And if you want to secure our borders, put more troops on the border, and get national ID cards…that costs money.  That’s government spending, isn’t that bad?

I also think that Huntsman may be to moderate to get elected.

Point 7

Why do Republicans ignore facts completely?  Rick Perry re-iterated the “we need a balanced budget amendment” argument, which Republicans still think is necessary.  I’ve never met a group of people who can more willingly ignore the world around them.  Most states are required to balance their budget.  Most states, unable to balance their budgets, cut TONS of programs.  Didn’t they see the news of cities laying off police and fire fighters (just google police layoffs).  The thousands upon thousands of teachers who lost their jobs across the country.  It was the fact that many states took draconian measures to balance their budgets.  Part of our unemployment problem is so many government workers and teachers out of work.  That wouldn’t be the case if states could carry a little debt.

Point 8

“Scientific theory that is not settled.”  I’m sorry but scientific theory is NEVER settled.  Astrophysics and Nuclear physics aren’t settled.  Science isn’t faith, it’s always subject to change.  The laws by Newton worked and allowed us to make predictions, then came Einstein, then came Hawking.  Theories are the best knowledge we have at the time.  When those theories are arrived at via the scientific method, they rarely get overturned, just enhanced.  I’m inclined to accept that climate theory is correct, for if it’s wrong, it’s not going to turn out that man had no effect on the climate, it’s going to turn out that he had greater or lesser effect.  But the idea that what mankind is doing is having a deleterious effect on our planet is most likely the same as Newton’s primitive theory of gravity.

Point 9

I had to hear that applause line to believe it.  The audience actually applauded when they mentioned that Texas had executed more people than any other state.  And when asked if he lost any sleep, Gov. Perry said “no”.  He claimed that the Texas justice system has a process that makes sure only guilty people are put to death. I linked to an article above that tells the story of just one man who was innocent of the crime he was put to death for.  Here’s just one example of our appeals process doing it’s job:

The Texas Court of Criminal Appeals was known for upholding convictions even when overwhelming exculpatory evidence came to light. In 1997, DNA testing proved that sperm collected from a rape victim did not match Roy Criner, who had been sentenced to ninety-nine years for the crime. Two lower courts recommended that the verdict be overturned, but the Court of Criminal Appeals upheld it, arguing that Criner might have worn a condom or might not have ejaculated. Sharon Keller, who is now the presiding judge on the court, stated in a majority opinion, “The new evidence does not establish innocence.” In 2000, George W. Bush pardoned Criner. (Keller was recently charged with judicial misconduct, for refusing to keep open past five o’clock a clerk’s office in order to allow a last-minute petition from a man who was executed later that night.)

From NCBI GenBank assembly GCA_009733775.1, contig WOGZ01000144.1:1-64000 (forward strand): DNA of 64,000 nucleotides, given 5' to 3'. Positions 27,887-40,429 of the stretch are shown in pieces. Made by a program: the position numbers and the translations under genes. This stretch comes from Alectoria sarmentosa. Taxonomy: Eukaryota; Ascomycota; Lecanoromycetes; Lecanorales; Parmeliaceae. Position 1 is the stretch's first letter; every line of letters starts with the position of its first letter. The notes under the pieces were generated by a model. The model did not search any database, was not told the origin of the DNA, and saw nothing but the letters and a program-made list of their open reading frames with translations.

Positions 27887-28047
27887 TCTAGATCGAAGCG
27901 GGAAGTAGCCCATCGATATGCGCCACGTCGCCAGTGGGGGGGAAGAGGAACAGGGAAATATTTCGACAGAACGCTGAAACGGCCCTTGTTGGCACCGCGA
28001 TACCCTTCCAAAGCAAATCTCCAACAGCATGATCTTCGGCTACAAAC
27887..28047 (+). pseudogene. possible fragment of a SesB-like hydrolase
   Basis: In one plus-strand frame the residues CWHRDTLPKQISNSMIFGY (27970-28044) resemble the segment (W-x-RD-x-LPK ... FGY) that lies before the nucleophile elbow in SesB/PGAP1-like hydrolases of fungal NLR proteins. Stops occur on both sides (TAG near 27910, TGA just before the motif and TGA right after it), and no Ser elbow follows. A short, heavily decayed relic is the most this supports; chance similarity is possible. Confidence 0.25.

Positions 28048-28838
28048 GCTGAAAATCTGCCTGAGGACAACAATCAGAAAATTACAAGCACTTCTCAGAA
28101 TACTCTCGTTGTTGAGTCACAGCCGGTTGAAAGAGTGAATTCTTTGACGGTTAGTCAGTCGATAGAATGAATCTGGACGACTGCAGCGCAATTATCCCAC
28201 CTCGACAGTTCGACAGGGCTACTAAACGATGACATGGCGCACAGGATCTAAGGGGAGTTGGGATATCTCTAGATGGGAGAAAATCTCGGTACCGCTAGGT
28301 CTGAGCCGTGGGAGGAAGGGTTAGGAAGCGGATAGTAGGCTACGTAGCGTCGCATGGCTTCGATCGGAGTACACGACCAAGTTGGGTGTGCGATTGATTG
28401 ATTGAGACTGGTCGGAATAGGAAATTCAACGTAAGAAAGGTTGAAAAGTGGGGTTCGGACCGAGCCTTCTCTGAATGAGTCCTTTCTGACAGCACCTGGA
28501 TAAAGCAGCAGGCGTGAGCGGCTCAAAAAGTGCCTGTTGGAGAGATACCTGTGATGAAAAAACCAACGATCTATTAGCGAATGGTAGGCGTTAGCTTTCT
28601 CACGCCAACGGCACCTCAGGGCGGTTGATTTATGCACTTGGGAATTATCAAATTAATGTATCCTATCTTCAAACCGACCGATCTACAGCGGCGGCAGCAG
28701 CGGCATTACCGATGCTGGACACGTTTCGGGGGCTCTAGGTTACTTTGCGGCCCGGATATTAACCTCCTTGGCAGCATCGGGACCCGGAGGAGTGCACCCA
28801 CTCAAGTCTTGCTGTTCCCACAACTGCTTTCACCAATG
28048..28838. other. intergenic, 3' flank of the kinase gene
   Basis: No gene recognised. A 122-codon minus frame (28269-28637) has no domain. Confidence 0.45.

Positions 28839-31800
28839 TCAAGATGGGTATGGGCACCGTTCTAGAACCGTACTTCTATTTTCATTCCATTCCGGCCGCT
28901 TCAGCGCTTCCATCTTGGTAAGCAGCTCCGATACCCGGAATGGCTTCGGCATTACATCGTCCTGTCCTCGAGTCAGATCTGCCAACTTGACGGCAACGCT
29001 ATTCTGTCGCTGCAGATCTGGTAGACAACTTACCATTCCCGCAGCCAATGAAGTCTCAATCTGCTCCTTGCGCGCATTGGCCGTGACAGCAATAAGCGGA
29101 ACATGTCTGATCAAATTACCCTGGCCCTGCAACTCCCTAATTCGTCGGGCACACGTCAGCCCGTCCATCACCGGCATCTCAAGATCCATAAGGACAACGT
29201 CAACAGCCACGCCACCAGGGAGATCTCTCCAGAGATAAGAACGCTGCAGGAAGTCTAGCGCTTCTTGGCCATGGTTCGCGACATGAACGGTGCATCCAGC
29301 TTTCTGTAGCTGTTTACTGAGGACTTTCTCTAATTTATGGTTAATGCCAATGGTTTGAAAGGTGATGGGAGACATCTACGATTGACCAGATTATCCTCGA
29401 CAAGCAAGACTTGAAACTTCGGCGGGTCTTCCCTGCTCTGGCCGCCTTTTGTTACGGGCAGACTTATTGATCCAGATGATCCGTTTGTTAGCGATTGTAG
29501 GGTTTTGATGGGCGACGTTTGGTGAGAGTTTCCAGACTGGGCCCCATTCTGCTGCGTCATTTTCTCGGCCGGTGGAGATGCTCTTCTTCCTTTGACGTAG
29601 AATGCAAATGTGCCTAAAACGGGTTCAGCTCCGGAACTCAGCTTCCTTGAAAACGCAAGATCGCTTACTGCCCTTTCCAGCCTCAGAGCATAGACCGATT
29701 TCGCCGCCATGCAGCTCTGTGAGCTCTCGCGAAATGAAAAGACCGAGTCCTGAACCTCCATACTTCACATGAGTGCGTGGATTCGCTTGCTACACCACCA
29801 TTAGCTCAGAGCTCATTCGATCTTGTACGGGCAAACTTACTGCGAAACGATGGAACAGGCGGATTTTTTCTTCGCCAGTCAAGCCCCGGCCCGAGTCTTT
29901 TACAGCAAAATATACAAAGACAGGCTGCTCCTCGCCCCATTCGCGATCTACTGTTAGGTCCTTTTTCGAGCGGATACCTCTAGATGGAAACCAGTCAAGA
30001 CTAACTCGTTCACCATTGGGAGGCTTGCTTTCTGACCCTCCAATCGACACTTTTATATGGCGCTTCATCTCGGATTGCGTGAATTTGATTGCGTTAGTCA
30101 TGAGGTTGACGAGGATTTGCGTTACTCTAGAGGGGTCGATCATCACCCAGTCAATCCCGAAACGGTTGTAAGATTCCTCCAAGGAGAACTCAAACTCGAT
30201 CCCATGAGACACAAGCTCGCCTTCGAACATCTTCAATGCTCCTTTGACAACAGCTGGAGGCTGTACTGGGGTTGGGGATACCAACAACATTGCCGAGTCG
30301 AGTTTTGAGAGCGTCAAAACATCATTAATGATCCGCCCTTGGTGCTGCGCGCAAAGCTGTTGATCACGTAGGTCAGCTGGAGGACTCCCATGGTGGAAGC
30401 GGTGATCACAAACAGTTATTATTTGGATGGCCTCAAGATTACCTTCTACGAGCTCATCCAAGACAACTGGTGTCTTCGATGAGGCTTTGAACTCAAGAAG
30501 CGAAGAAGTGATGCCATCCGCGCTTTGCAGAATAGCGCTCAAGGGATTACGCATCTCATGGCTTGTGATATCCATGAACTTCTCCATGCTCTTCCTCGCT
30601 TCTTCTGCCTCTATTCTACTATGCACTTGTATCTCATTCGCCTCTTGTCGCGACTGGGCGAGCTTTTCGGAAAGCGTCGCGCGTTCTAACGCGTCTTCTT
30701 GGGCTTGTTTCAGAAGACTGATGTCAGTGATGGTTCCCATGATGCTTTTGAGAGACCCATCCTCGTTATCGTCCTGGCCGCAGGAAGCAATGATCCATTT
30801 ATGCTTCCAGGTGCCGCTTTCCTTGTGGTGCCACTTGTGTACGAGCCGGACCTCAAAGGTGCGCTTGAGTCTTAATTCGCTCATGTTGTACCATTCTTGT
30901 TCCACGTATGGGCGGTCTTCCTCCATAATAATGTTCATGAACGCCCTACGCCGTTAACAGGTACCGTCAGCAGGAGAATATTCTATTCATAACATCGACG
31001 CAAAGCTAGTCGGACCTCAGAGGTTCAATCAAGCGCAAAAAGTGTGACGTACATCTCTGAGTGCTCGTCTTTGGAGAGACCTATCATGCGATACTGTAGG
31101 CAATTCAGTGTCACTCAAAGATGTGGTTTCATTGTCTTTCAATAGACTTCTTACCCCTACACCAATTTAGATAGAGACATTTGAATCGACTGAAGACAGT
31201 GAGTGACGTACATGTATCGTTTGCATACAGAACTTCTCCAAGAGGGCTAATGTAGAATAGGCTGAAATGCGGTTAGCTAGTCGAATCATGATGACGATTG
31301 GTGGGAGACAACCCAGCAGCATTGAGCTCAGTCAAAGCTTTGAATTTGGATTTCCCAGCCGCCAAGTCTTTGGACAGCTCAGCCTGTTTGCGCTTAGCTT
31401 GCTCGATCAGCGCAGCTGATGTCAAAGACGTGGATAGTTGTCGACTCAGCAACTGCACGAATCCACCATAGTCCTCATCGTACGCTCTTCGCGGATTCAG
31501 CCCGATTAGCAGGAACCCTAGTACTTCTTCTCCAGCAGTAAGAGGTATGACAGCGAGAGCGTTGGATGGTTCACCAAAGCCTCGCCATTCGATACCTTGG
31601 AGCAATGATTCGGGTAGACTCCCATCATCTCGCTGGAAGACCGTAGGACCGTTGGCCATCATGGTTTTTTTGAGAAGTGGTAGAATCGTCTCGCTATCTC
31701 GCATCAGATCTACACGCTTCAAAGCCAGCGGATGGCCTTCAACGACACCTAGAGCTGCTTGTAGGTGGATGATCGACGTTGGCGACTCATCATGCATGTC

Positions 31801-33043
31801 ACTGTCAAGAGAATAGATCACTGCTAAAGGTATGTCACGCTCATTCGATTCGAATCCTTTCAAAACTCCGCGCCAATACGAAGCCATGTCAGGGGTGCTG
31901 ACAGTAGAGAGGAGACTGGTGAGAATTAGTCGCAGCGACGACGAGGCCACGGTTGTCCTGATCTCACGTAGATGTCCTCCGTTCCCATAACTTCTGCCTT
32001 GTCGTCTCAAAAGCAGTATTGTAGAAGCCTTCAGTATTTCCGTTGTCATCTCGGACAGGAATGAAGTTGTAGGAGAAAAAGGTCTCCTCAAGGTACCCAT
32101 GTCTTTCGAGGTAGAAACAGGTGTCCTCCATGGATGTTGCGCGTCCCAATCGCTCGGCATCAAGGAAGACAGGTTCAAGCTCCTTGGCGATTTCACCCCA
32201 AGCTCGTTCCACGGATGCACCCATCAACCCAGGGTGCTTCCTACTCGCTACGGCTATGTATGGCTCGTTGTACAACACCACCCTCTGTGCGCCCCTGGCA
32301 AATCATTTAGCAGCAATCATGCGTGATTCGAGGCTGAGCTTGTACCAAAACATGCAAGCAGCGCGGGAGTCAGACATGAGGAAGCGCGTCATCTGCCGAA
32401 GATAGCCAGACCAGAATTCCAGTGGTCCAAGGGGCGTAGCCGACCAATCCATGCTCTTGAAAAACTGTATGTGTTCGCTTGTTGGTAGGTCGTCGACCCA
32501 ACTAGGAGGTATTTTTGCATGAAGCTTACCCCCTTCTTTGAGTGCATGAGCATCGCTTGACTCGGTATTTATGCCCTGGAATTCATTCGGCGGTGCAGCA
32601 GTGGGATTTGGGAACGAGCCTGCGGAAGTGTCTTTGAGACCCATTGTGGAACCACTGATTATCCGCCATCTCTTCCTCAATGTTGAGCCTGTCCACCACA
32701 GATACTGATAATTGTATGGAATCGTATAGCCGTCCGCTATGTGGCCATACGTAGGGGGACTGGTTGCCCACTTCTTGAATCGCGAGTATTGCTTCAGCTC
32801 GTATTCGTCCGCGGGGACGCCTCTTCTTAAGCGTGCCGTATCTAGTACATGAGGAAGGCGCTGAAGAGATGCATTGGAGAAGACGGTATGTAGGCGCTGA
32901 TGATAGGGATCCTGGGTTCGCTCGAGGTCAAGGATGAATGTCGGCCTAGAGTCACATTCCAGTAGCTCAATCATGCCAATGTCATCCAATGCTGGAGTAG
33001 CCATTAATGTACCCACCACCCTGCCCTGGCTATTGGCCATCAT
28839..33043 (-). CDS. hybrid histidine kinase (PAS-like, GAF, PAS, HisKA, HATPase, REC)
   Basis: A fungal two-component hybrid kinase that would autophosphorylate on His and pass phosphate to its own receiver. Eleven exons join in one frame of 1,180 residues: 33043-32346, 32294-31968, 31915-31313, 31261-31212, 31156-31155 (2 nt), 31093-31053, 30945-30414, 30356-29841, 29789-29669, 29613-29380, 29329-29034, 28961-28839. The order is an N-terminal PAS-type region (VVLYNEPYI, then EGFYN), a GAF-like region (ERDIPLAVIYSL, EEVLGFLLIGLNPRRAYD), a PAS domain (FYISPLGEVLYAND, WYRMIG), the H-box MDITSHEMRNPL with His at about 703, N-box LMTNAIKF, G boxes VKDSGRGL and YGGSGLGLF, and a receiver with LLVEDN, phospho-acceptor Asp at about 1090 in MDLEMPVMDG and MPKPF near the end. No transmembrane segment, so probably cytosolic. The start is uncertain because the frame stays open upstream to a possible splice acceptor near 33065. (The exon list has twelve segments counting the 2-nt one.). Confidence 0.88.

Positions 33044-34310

Read more http://www.newyorker.com/reporting/2009/09/07/090907fa_fact_grann#ixzz1XQ7JcZtO

Conclusion

The debate didn’t really offer any new ideas, and the only two people who may have tried we relegated to the margins (Paul and Huntsman).  Most independent polls show that the majority of Americans  (over 50%) don’t share the same views being espoused by the Republican Party (the current incarnation, that is, many still have ACTUAL Republican ideals).  However, since these are the loudest voices, they are what is most likely to be elected.  And if elected will they actually implement their radical ideas.  They call Obama a radical for doing what he campaigned on, passing health care reform, and was elected to do by a clear majority.  Now that a clear majority don’t agree with Republicans, will they pass THEIR OWN laws that ACTUALLY go against what most Americans want?  Will moderates ever come back into power?

I’m hopeful, but I’m not holding my breath.

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One thought on “Republican Debate pt. 3.14

  1. It is refreshing to see an analysis from an unbiased viewpoint. I like your observation on climate change – that at the end it will only be how much man impacted it. Also – comparing with what I have seen in my home country (India), I am more and more convinced that our modern day politicians speak more to their base in an effort to get elected rather than lead their base to move towards a solving issues mindset. Even in the 21st century, the best way to get elected seems to be to scare the voters with fudged facts.